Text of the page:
Tuesday, October 18, 2011

Ladies Wrappers

Here is my finished 1860's wrapper, made from the Kay Fig Ladies Wrapper pattern.  Wrappers were quite a utilitarian garment in the 19th century, more so than our bathrobes today.  Some were really only meant to be worn in the bedroom, some as a robe itself over a nightdress,  but many more were designed as more of a housedress.  They could be worn in the mornings, where the name morning dress comes from, to breakfast and around the house prior to making or receiving calls later in the afternoon.  The back and bodice lining are fitted just like a dress of the period with only the front panel being lose and full, many times tied in with a sash, belt, or cord.  They were worn over full underpinnings and could be left open to show off a prettily embroidered petticoat.  Because of their design they were also beneficial for invalids or as maternity wear.  As maternity wear, the full front panel becomes much more useful as it would expand with the growing baby, only the lining would have to be altered or left partially unfastened.
     Many different fabrics were used for wrappers in the 19th century.  Godeys and Petersons magazines show fashion plates with wrappers made of silks and satins and trimmed in lace.  However, the most common were those made of a calico or soft wool, usually with wildly contrasting front panels, facings, and hem treatments.  Several wrappers shown in the pattern were even lined with multiple cotton prints.  When used for maternity wear, many looked very similar to the fashion dresses of the time.  I certainly love my wrapper and it has already seen quite a bit of use around the house.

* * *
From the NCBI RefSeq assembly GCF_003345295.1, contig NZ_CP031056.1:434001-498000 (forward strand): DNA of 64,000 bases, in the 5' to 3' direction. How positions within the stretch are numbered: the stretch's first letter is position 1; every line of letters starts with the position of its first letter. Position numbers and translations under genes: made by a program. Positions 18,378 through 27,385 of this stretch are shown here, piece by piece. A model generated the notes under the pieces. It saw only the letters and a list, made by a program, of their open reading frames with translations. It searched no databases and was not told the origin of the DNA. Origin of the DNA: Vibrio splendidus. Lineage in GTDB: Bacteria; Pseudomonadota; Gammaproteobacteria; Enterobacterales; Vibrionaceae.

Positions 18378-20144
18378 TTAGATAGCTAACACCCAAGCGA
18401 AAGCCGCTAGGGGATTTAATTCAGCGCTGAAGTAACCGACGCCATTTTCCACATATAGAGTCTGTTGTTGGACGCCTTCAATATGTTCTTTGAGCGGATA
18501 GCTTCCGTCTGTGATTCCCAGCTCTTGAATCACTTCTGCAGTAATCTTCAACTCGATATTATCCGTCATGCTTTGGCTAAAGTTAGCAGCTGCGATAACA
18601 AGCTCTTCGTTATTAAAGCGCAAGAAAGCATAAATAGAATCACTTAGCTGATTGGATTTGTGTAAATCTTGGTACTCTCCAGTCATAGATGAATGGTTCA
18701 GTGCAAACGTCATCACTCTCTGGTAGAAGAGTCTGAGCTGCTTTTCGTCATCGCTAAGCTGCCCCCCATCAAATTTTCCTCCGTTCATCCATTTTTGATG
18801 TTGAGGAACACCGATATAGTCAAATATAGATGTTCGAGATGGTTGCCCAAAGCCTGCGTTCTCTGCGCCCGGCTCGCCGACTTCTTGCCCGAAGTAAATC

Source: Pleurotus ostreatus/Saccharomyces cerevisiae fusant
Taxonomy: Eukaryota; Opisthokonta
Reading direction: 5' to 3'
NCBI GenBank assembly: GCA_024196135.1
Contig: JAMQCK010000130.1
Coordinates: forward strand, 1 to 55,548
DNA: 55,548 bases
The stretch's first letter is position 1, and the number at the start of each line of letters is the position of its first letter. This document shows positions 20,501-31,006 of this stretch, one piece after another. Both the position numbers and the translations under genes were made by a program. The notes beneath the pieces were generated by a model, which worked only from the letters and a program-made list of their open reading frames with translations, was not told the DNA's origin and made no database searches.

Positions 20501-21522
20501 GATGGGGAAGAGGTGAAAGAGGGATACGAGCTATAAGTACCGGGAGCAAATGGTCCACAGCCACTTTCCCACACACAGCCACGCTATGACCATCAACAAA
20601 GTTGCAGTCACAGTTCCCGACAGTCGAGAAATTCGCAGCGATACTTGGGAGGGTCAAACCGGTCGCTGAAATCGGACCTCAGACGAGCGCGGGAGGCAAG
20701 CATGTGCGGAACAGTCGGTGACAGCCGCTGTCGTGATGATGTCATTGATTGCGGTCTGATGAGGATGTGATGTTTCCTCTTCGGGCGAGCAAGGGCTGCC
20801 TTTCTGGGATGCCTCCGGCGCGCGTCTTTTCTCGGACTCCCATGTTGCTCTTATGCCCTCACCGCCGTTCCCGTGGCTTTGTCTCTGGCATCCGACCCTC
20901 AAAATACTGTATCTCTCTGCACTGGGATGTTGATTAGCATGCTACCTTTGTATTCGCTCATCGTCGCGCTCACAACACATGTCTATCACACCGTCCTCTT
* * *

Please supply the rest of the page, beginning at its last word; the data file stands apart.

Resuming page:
I loved working with the Kay Fig pattern as the instructions were very clear and easy to follow.  The extra bits of history and photos of original garments were a plus as well.  I will definitely use her patterns again as needed.

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